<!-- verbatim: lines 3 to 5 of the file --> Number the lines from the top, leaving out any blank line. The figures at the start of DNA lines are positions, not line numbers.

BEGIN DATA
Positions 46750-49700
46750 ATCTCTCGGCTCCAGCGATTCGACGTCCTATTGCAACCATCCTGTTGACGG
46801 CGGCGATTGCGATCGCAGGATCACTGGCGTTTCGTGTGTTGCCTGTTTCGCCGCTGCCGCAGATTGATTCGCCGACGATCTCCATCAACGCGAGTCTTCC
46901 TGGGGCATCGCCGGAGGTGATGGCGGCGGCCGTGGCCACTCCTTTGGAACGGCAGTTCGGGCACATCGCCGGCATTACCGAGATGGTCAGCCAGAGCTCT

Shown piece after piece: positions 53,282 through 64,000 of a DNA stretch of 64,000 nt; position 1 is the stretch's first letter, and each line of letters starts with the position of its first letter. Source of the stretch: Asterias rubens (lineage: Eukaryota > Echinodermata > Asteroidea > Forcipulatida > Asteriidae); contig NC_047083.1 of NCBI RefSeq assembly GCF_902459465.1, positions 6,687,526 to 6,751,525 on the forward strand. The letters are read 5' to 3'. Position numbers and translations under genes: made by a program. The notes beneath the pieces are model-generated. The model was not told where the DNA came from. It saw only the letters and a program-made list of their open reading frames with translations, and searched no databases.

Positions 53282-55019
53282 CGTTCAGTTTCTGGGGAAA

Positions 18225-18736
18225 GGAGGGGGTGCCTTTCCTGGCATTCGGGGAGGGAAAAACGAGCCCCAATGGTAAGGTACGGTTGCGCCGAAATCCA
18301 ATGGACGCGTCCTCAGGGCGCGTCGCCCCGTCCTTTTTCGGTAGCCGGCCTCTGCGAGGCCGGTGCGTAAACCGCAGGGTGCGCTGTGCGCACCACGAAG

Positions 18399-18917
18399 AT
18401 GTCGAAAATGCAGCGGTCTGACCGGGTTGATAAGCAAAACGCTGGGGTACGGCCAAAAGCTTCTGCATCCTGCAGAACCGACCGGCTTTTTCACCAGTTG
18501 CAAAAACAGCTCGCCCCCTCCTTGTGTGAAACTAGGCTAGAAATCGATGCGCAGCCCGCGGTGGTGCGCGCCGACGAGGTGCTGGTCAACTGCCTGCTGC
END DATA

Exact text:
46801 CGGCGATTGCGATCGCAGGATCACTGGCGTTTCGTGTGTTGCCTGTTTCGCCGCTGCCGCAGATTGATTCGCCGACGATCTCCATCAACGCGAGTCTTCC
46901 TGGGGCATCGCCGGAGGTGATGGCGGCGGCCGTGGCCACTCCTTTGGAACGGCAGTTCGGGCACATCGCCGGCATTACCGAGATGGTCAGCCAGAGCTCT

Shown piece after piece: positions 53,282 through 64,000 of a DNA stretch of 64,000 nt; position 1 is the stretch's first letter, and each line of letters starts with the position of its first letter. Source of the stretch: Asterias rubens (lineage: Eukaryota > Echinodermata > Asteroidea > Forcipulatida > Asteriidae); contig NC_047083.1 of NCBI RefSeq assembly GCF_902459465.1, positions 6,687,526 to 6,751,525 on the forward strand. The letters are read 5' to 3'. Position numbers and translations under genes: made by a program. The notes beneath the pieces are model-generated. The model was not told where the DNA came from. It saw only the letters and a program-made list of their open reading frames with translations, and searched no databases.